By Stephen Young
By Stephen Young
By Stephen Young
By Jim Schutze
By Rachel Watts
By Lauren Drewes Daniels
Judge Jones moved the case to Bastrop, Texas. Centurion had hired Colorado jury consultant Neil Hirshorn, who, after reviewing the responses of the jury panel to the questionnaire he had prepared, decided the jury was too old, too conservative, too aligned with law enforcement to be trusted. "This jury scares me," he told Cook on the eve of trial. "They don't have the backbone to put the system on trial."
Despite their public statements that Smith County wanted Cook back on death row, prosecutors seemed interested in making a deal. Would Cook plead guilty to a 40-year sentence? Would he plead guilty to his time served in prison? "Kerry's essence was his innocence," Watley says. "He was willing to die rather than admit he was guilty." He instructed Watley to refuse all offers.
On February 5, 1999, only 11 days before trial, Watley received a phone call from Dobbs. The state had submitted the victim's panties found beside her leg to the DPS crime lab in Austin for DNA testing. Amazingly, a semen stain was found after all these years. Now Dobbs wanted blood samples from Cook, as well as Jim Mayfield, whose attorney said he would cooperate immediately. Dobbs would ask Parkland Hospital for a blood sample from Robert Hoehn. He also wanted a continuance. But Jones insisted the parties begin jury selection while the tests were being completed.
On February 16, only 30 minutes before jury selection, the prosecution made its final offer. If Cook would plead "no contest" to a reduced charge of murder, he could walk out of the courtroom a free man. There would be no fingerprinting, no checking in and out of prison, no admission of guilt. The judge would find him guilty of murder, but not because of any confession from Cook.
After Cook huddled with his lawyers, friends, and supporters, Watley finally told him outright: "Kerry, we want you to come home. Put an end to this nightmare today."
Reluctantly, Cook accepted the prosecution's offer.
But that didn't stop Cook. Even as a free man, he was driven to prove his innocence, and he hung his hopes on the DNA test results. Semen stains found at the scene of a crime seemed like fairly damning evidence -- only the prosecution appeared in no hurry to release the results. Apparently Mayfield wasn't quite as cooperative as his attorney first indicated, Cook says. He didn't provide a blood sample until a month after Cook's plea. Only after Cook went to the media did the prosecution finally reveal that the recovered DNA matched Mayfield.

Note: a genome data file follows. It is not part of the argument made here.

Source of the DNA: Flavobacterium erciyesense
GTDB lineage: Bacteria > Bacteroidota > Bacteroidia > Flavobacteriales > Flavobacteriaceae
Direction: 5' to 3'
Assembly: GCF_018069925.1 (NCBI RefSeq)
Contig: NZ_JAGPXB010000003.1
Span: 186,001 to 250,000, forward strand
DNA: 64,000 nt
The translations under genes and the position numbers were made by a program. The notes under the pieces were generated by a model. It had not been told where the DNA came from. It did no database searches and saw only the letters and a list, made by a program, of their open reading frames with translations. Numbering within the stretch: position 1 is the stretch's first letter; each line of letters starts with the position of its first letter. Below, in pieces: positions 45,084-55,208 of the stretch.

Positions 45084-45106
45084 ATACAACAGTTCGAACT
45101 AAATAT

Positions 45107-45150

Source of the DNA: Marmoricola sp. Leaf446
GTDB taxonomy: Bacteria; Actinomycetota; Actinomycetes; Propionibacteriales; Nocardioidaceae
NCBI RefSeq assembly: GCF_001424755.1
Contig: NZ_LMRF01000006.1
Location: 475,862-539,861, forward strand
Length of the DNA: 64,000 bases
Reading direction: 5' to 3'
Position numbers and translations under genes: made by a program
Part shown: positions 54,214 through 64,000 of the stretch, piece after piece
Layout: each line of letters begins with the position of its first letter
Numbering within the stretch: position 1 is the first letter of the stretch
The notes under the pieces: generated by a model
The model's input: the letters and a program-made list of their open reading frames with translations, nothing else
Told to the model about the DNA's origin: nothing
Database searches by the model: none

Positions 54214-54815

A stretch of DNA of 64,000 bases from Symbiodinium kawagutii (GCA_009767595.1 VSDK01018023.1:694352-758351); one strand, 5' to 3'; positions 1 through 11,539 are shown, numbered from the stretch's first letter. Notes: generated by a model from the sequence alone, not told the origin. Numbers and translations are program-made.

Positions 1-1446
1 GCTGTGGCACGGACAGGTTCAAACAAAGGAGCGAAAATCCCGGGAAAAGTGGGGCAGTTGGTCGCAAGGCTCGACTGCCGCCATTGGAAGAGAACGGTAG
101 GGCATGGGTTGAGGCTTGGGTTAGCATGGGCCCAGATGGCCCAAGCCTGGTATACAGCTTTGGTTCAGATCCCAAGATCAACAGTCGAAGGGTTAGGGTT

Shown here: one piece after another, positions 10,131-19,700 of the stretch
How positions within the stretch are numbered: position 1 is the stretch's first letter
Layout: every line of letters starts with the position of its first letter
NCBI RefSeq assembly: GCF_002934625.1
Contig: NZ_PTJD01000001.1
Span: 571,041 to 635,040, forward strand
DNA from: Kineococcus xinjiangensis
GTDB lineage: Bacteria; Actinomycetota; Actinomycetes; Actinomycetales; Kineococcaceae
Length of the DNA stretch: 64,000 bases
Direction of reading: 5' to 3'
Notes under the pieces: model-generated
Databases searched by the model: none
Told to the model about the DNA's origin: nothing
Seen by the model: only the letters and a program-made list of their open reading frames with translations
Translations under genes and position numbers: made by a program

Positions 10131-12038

Although the state had argued in its motion for continuance how important the test was to both the state and the defense, David Dobbs now dismissed the results as irrelevant. He claimed that the semen stain might even survive if the panties had been washed, which suggested that intercourse might have occurred long before the murder. (One serologist contacted by the Observer said that the chance of a testable amount of semen surviving washing would be "close to impossible.")
"Why was Smith County trying to undermine this?" Cook asks. At a minimum, the results destroyed Jim Mayfield's credibility. He had testified repeatedly that he had not had sex with Edwards since before her suicide attempt, three weeks prior to the murder. Now there was evidence showing he might have had sex with her within hours of her death.
Dobbs told reporters that as far as he was concerned, the case was closed.
But for Cook there can be no closure. He lives somewhere in the gray between guilt and innocence, acquittal and conviction. Some nights he can't sleep, hearing the jury's verdict in his head. Other nights he regrets compromising himself, making a deal for less than "complete and total exoneration." Wherever he goes, he has to explain himself: at every job he applies for, in every media interview he grants, to every friend he takes into his confidence. And no matter how convincing he sounds, no matter how clearly he makes a case that prosecutors lied and cheated to keep him on death row for 17 years, he knows that some people will always doubt him. Some people will always wonder, "Yeah, but what if he really did do it?" And it's at those moments that Kerry Cook believes there are some fates worse than death.